Tamás Portik, born in 1972, has more humble beginnings, coming from a state orphanage and starting his criminal career with petty crimes. He developed a reputation as a smart and forceful thug. Demonstrating a capability to direct larger operations, he quickly rose in stature and was reportedly recruited by senior organized crime leaders for the now infamous enterprise called Energol. The CEO of Energol was an obscure figure from the communist cadre, leaving the dictatorship’s Ministry of Interior at the rank of colonel. Energol concentrated its efforts in a scam on oil products built on value-added tax fraud and the helpful cooperation of some customs officers and Socialist politicians. Portik carved out a fortune from what proved to be the business of the century, but it was too much even for his comrades. Fleeing an arrest warrant issued against him in 1997, he disappeared for some fifteen years and returned as an “entrepreneur” only in 2003, under a new Socialist government. Whispers of his role in bloody pay-offs (including bombings) in the late ’90s had long been rumored. Finally, he was arrested after the Orbán Government took power in 2010.
If genuine, the recording clearly suggests that a wing of the Hungarian Socialist Party was connected to organized crime groups with the help of senior security officers and law enforcement. Other incidents that occurred between 2002 and 2010, during the Socialist-Liberal government, have long been suspected as having security agency involvement, where whole departments of law enforcement branches were possibly used for political purposes. In 2006, for example, when protests against Ferenc Gyurcsány following the revelation of the Balatonőszöd speech shook the capital, many suspect that authorities deliberately increased the turmoil, mislead police units, incited hooligans and encouraged the use of excessive force by police troops. The brutality of the police during clashes with protesters affected many innocents. In another case, the Socialist goverment was reported to have used “national security” information on undisclosed plotters from Slovakia to deter the Fidesz-led opposition from holding a street rally. Finally, when six Roma persons were killed in a series of sudden, premeditated attacks by unidentified assailants, few were surprised when a military counter-intelligence officer and his former agent showed up in the story. The degree of hard and fast proof of a direct link between these incidents and the Socialist Party leadership or government varies, but in terms of popular perception, the new Portik-Laborc story has been an unpleasant reminder of an era when this link seemed to many quite clear.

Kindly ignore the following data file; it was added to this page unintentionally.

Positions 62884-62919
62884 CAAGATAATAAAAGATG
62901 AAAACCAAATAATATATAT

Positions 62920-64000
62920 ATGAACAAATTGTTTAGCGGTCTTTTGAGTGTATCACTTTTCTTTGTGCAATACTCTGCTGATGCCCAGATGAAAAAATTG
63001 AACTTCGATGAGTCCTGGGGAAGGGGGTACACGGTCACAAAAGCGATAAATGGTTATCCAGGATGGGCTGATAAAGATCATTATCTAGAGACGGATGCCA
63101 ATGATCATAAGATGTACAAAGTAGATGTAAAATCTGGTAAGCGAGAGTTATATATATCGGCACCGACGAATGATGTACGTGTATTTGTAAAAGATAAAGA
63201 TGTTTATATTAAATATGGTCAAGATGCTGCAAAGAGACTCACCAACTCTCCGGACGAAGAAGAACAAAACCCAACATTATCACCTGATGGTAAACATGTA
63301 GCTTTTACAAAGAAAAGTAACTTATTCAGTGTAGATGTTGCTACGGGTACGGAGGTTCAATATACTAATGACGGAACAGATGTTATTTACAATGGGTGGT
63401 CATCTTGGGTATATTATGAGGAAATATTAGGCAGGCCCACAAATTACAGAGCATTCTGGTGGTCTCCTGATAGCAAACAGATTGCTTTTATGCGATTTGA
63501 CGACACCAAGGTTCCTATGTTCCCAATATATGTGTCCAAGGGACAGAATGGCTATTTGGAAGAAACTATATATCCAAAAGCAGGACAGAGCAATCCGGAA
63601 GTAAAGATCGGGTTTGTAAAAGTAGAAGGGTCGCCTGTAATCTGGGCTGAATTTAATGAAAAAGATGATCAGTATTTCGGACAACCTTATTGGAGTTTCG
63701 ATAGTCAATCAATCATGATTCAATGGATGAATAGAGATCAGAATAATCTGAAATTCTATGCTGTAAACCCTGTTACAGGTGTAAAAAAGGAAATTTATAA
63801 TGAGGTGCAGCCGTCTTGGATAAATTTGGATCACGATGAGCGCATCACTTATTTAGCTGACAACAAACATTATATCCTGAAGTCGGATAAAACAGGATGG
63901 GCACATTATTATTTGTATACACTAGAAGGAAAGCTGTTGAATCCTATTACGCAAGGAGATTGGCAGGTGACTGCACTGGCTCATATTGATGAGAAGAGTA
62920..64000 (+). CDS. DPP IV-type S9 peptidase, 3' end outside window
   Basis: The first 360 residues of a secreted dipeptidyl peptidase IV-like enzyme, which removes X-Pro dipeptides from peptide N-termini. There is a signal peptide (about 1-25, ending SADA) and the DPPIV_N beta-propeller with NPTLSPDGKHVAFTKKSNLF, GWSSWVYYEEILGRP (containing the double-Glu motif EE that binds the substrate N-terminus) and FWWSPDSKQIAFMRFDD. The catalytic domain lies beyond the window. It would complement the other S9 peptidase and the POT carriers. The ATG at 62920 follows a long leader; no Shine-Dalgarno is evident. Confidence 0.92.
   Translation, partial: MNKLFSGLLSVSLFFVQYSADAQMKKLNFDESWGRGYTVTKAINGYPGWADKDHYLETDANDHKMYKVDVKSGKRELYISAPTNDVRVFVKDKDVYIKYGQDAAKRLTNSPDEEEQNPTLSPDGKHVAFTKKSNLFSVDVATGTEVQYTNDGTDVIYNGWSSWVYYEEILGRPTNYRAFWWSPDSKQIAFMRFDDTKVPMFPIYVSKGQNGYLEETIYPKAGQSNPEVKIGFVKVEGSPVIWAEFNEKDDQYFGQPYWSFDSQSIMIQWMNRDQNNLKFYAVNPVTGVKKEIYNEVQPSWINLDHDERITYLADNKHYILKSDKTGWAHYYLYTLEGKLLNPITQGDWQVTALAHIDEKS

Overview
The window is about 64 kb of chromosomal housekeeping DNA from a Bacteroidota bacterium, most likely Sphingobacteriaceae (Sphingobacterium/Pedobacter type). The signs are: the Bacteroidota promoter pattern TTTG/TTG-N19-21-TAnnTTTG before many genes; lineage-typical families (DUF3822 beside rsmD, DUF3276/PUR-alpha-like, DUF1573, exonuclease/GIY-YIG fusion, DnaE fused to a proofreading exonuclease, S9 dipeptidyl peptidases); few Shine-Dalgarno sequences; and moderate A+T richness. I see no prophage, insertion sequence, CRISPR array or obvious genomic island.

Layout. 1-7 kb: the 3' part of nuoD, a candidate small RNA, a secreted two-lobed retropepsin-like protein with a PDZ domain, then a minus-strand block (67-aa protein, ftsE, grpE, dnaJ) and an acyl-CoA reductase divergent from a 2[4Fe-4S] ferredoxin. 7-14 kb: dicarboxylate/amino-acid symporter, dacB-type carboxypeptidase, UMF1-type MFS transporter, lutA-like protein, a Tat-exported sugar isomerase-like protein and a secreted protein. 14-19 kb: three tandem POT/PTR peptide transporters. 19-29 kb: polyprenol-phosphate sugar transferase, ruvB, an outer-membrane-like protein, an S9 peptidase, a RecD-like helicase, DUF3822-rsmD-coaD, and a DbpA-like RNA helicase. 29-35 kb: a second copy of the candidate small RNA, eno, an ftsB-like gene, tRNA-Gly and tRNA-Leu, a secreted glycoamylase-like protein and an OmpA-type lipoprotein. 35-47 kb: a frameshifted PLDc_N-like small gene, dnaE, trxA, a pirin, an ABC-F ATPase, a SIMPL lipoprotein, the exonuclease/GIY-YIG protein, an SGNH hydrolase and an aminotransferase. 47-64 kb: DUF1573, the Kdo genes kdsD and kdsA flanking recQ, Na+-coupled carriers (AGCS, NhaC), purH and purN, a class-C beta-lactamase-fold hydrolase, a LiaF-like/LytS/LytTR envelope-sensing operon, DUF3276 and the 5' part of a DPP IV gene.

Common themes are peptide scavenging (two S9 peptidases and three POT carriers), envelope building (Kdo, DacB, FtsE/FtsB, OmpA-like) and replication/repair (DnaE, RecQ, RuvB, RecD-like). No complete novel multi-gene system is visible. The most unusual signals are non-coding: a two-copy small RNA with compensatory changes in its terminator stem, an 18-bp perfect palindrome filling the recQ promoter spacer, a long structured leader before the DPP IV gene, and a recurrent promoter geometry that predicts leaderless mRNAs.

So, what to say about the alleged meetings of Portik and Laborc? Was it simply an inside job?
Mykola Riabchuk, a former anti-Soviet dissident from Ukraine, offers perhaps a fitting description of states run by post-communist forces. He calls them “blackmail states,” where these forces operate under the veil of democracy while mobilizing their former networks, playing the state administration at will and cooperating with organized crime figures to maximize profits and frighten and repress political opponents. This phenomena has been witnessed in Slovakia, Romania, Serbia as well as many of the former Soviet republics. Certainly the use of secret services to compromise opponents is not only a trait of the former Eastern Bloc countries. But we've seen it frequently here and have noticed that it kills the user more often than the target.
Should no new development undermine the credibility of the transcripts, it will be one of the most outrageous scandals since the transition in 1989-90. We probably have not heard the last of the Portik and Laborc story.